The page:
We’re in an odd position, members of my generation, made to feel nostalgic about items that were never meant to have nostalgia attached to them. Almost every item from our youth was made cheaper, faster and with faster planned and unplanned obsolescence than our parents and grandparents’ generation. Even those items that were originally manufactured as part of an earlier generation were cheapened when they made their way into my time. This cycle has continued into the next generation. My son’s toys won’t make it through the year let alone be passed down from one generation to the next and to be clear, this is for the expensive toys, not the cheap ones.

When I was a boy I would take a record album and put it onto a briefcase turntable. The briefcase turntable was one that I dragged through the house, up and down stairs, threw on tables and chairs, fell off beds, etc, without nary the needle breaking; the record album was one that I forced to play backward, played Frisbee with, shoved in toy boxes, etc and you know what? It played just fine. In the rare occurrence of a scratch a penny on the head of the needle of my briefcase turntable and suddenly it played as if the album was never marred. ! I would listen to the record album and often turn pages on a book when the record indicated it was time by a beep. When I was done often I would make my way into the living room and pull the power button on our console television. Before the day of VCR’s I would put a cassette deck up against the speaker and record programs that I wanted to relisten to as I lay in my bed waiting to fall asleep.

If I wasn’t watching television or being read a book by a record player, I was playing with toys that had some craftsmanship to them. Originally it was toys like my parents had, Lincoln Logs and wooden blocks, as I grew it became more temporal but none the less sturdy—Star Wars toys that would survive being thrown around my bedroom, Stompers that had the generators replaced with larger generators, etc. These toys were seen as cheap in construction by my parents, after all they weren’t crafted by woodworking men but to me they were the toys of my generation.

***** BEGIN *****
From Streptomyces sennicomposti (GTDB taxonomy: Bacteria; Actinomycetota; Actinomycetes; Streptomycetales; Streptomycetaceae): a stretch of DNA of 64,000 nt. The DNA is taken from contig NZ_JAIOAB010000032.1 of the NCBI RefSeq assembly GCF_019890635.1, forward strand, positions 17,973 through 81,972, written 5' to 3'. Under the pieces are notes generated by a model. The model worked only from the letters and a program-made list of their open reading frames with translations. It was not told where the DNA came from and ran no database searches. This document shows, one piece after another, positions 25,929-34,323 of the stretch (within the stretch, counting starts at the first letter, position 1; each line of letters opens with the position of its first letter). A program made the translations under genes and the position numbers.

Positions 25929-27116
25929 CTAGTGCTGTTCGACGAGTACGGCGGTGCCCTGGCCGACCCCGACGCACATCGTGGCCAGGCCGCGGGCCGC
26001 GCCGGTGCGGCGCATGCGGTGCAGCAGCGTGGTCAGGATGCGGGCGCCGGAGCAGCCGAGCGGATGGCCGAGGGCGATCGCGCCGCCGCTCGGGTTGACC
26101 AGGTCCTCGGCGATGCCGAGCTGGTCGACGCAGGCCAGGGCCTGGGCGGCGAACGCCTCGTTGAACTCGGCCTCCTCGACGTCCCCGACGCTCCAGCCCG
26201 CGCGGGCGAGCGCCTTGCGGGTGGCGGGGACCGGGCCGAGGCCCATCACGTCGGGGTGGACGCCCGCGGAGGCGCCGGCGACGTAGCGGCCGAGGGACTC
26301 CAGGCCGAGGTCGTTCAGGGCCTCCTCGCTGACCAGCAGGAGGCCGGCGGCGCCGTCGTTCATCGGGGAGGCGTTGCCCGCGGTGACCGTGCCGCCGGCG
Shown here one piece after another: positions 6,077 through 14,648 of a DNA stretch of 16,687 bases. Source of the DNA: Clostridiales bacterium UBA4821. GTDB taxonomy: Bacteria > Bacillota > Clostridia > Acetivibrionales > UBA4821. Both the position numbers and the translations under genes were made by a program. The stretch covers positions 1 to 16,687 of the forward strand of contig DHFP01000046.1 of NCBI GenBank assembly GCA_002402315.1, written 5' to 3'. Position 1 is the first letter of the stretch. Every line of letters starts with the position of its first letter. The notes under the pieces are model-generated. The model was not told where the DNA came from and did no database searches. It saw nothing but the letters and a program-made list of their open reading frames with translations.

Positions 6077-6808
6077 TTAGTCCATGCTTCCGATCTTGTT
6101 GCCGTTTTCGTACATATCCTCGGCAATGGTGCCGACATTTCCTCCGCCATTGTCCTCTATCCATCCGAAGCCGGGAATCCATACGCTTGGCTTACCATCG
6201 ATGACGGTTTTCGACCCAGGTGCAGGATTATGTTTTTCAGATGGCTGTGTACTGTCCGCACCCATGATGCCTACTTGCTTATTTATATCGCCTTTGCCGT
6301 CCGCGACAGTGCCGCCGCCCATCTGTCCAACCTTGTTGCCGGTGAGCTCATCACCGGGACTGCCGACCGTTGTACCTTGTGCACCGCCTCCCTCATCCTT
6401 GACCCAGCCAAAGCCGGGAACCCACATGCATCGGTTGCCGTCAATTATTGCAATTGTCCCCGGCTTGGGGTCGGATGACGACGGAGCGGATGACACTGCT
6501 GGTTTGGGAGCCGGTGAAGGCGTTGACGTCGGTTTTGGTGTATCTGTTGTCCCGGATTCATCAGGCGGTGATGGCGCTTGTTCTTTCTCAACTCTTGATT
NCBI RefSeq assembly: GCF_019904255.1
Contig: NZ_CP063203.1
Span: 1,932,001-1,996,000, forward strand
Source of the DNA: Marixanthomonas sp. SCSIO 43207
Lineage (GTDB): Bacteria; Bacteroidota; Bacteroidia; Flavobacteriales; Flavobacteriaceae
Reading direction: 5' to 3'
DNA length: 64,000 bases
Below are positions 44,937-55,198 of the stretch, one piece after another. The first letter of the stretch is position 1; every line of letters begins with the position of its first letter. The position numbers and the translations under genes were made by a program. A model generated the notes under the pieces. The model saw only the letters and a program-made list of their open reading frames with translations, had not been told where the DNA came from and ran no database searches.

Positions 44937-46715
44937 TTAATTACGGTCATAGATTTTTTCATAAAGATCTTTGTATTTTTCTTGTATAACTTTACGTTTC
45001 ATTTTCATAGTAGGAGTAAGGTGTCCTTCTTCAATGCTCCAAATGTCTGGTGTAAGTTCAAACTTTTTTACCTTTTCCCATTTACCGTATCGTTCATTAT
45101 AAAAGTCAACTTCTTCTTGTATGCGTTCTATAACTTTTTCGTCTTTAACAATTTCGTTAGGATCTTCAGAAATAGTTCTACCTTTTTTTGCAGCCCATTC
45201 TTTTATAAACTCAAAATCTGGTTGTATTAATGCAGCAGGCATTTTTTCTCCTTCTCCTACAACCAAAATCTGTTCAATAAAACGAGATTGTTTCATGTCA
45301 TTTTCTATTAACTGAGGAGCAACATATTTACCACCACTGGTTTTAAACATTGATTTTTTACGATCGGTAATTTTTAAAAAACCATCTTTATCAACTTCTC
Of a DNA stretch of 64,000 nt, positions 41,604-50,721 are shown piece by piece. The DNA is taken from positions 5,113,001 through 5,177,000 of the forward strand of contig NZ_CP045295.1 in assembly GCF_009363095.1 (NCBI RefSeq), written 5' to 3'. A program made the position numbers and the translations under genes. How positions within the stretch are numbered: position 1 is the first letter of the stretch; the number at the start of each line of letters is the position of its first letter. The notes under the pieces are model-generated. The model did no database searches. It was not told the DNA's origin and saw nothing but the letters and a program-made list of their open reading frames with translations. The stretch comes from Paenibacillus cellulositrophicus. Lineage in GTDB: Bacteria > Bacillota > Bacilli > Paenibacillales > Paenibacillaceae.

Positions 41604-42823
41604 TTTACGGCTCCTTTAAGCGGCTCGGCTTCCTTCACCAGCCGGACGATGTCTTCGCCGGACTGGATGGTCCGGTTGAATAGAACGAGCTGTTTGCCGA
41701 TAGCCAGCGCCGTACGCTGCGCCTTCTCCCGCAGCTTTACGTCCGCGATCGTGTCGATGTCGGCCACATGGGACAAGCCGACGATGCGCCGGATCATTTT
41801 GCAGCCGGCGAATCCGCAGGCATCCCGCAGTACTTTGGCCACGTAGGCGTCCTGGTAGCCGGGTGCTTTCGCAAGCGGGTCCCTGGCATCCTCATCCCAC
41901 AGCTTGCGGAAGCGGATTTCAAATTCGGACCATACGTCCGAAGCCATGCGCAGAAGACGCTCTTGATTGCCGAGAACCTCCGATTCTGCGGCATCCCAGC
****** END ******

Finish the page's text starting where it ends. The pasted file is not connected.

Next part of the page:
As I aged still and became of music and movie age I bought cassettes and CD’s, recorded to VHS tapes, the televisions became cheaper, the toys were made of thinner plastics (yet somehow the cost went up on all these items). GI Joe and Transformers were pale comparisons to what Star Wars toys were just a few years beforehand; Lincoln Logs gave way to Lego’s. The world was becoming more consumer friendly, more cost-effective, cheaper and much more temporary.

Comparisons to previous generations could still be made though. My grandparents could talk of flipping through albums of 78’s and selecting tracks to hear; my parents poured over the details of a Beatles album, I read every liner note on a cassette jacket or CD booklet. My grandparents went to see live shows downtown, my parents to drive ins, I went to see movies on the big screen. I could go on but you get the point, yeah, I was the loser by far in terms of quality, of make—but I still had experiences that could be shared and experiences that could be traced back and understood by the generations that came before it. They were still in most cases communal experiences. Even television was communal. When the final Mash or the Wizard of Oz was on, everyone watched it. I don’t mean everyone the way the word is used today, I literally mean every single home in America had those programs on the television. When an album came out and it went to number one it was because a majority of the record buying public bought it in the one or two formats available.

So, my generation is forced to feel nostalgia for a CD, a thing by all accounts that is far, far more temporary and cheap than a record album from the generations before it. It’s cover art is smaller and because of the shrinking less impressive, the words smaller, the idea of two sides and the ebb and flow that was present was now gone. The rush of the experience of peeling the plastic off an LP and knowing you were part of something so much larger when you started to listen to it was replaced by the frustration of trying to remove the plastic case surrounding the CD stores used to put on them to prevent theft or from trying to remove the sticker on the top and bottom that said the artist name and CD title. No longer did you feel part of something bigger. CD’s weren’t crafted. People thought about the width of a groove and how the bass would cause the needle to jump in an album, CDs were ones and zeroes. And yet, they were what my generation had and we cherished them the way our parents did their vinyl. Movies were cheaper to see than live shows, didn’t carry the same cultural significance and yet I can remember the magic of seeing the Black Beauty for my friend’s Mark birthday. All of the boys engrossed and riding the folding seat cushions like horses. The screens we viewed these on were smaller than the drive in screens my parents viewed movies or on but they were none the less still as magical for my generation.

Now it’s a different story. Who cares what the release date of music is if you’re only going to listen to it alone on a phone. What’s it matter when a movie hits the screen if it’s shown in a room that barely 100 people can sit together at once and watch? My son still knows the joy of flipping through a book and smelling the pages as they’re turned by the very first person but with the advent of the e-book that will soon be lost. No one will ever be nostalgic about an MP3, no one will ever remember fondly when a new release was streamed on Netflix. I know, I sound every one of my 39 ½ years.

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